Butterfly Blossom Quilt Tutorial

Jenny Doan

Butterfly Blossom Quilt Tutorial

Quilt Size: 56" x 66"
Jenny Doan demonstrates how to make a Butterfly Blossom Quilt using the MSQC Wacky Web (periwinkle) template, a lapel stick, and 5-inch squares of precut fabric (charm packs). We used Mariposa Meadow Charm Pack by Elizabeth Isles for Studio E.
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video transcript

Hi everybody, it’s Jenny from the MSQC. And I’ve got an awesome project for you today. We’re calling this quilt Butterfly Blossoms. Look at that. Isn’t that pretty? It has kind of this butterfly shape to it and also comes together as a flower as well. So we thought Butterfly Blossoms was good. And it’s just a fun, quick project. You’re going to really enjoy it. So to make this quilt what you’re going to need are two packs of print. We’ve used Mariposa Meadow by Elizabeth Isles for Studio E. And when I’m talking about two packs I’m talking about each pack has 42 squares and they’re five inches. You’re also going to need the same amount of background squares and we’ve used white. You’re going to need ¾ of a yard for this sashing right here. And this outer border is a yard and a half. And we’ve put a nice big fat eight inch border on there. Now if you want to back your quilt in the same fabrics it takes, let’s see, 3 ½ yards. And look at this. Isn’t this gorgeous? It’s just so pretty. I have a little granddaughter who is going to love that. You’re going to need a template. This is our periwinkle template. And you’re going to need a glue stick. Glue stick is optional. I like to use it.

So let me show you how to make this because this is just such a fun quick quilt. You’re going to take your five inch square and we’re going to lay our periwinkle template on it. We’re going to line up the corner right here on the edge with the fabric. And then we’re going to trim this side off. So we’re just trimming this back side right here. And I’m just going to flip this around. This is where one of those rotating mats comes in very handy. We’re going to trim this side off and go ahead and trim your end off as well. So you’ll get a piece that looks just like this.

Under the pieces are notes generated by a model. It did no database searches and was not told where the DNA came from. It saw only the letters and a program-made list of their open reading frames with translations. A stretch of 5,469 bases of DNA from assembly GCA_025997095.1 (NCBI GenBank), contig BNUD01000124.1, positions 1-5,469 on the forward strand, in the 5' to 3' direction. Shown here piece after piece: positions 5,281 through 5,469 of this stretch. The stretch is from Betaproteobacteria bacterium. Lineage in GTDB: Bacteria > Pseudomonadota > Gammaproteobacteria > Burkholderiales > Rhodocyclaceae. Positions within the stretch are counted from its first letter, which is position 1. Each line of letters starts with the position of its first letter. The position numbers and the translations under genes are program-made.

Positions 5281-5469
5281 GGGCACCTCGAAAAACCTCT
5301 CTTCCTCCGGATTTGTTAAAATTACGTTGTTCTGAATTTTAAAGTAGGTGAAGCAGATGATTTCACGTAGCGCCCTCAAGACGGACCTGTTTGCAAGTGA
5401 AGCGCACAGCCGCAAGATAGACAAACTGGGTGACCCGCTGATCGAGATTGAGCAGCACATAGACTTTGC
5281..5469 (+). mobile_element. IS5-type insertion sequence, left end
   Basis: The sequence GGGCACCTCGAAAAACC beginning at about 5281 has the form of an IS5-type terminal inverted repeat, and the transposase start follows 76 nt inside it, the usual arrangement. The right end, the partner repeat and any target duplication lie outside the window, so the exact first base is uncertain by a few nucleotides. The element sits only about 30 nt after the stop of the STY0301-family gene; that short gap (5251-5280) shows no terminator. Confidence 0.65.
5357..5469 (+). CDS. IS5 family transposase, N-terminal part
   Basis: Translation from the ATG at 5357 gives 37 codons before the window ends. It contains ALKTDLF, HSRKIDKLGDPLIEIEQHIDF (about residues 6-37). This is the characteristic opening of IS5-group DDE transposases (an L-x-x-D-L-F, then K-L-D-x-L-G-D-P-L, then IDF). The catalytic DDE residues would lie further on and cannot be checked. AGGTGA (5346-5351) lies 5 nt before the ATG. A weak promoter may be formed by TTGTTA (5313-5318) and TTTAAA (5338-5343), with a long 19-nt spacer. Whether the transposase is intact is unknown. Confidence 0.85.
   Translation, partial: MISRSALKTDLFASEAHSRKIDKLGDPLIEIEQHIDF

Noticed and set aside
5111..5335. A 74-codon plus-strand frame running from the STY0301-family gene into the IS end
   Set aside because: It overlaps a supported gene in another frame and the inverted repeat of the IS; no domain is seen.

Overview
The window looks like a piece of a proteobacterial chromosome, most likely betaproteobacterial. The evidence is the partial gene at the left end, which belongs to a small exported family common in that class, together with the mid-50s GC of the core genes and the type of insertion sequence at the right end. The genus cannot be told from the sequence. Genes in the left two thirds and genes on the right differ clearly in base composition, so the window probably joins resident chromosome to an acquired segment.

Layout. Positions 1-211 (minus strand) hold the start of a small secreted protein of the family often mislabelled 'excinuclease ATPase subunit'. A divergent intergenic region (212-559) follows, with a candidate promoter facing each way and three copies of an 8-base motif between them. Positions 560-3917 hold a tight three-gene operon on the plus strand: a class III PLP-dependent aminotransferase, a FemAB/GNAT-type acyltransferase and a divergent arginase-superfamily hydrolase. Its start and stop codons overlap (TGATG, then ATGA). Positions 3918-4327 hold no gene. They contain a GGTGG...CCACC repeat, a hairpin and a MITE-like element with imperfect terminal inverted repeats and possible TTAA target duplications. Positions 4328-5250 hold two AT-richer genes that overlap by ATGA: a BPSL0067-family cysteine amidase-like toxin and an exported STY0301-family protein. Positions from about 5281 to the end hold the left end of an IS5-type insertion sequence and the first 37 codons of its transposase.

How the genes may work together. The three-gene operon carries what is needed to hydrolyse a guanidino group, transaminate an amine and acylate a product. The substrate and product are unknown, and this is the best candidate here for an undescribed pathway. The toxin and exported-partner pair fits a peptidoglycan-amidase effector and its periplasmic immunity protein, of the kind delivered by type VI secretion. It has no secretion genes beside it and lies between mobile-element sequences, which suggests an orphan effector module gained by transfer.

Now what we’re going to do is take this over to our iron and we are going to iron this edge under right here. Now you can do raw edge applique if you want but I liked it turned under. I just like the idea of it. You know sometimes it just makes fun. So what I’m going to do is I’m going to iron this edge down a quarter of an inch and this edge down a quarter of an inch. And I’m just going to finger press them so when I get there it will be easier. This little end right here at the bottom it’s easy just to fold that up. Can you see that there how I have that folded like just a little quarter of an inch? Then these two pieces will fold over to greet it. So we’ll have a nice little, a nice little point there on the bottom. So let’s go to the ironing board and we’re going to, we’re going to press this down to make sure that it just stays nice and flat. It is handy to go ahead and finger press them down before you get here so that you make sure that it lays down really nice. Alrighty.

Now what we’re going to do is we’re going to take our background square and we are going to line this up right on the corner. Just like this. So this part we don’t need to stitch down because it’s going to, it’s just going to be enclosed in the seam. And this part we’re going to want to do our little blanket stitch or a little zig zag. Now I have one here that has a tiny little zig zag on it. And you can barely see that. So that’s a, that’s kind of a good idea. The other way we’ve done it here is we’ve used our blanket stitch right here to go right along the edge. Right like that. So let’s talk about this blanket stitch for a minute. What you want to do is you want to find on your machine what stitch it is. On my machine it happens to be number 29. And so what you want to do with this is you want to take a piece of fabric and just set up your blanket stitch and then sew it and see if it takes the size of the bite that you want. And by the bite I mean the part that comes over and grabs the fabric. So let me sew this down and then get over there to the camera where you can see it really good. Alright. So this is the stitch that I’m talking about right here.. See how nice that looks. Now if you want to increase your bite that’s your width button on your stitches. So you’ll just want to catch that.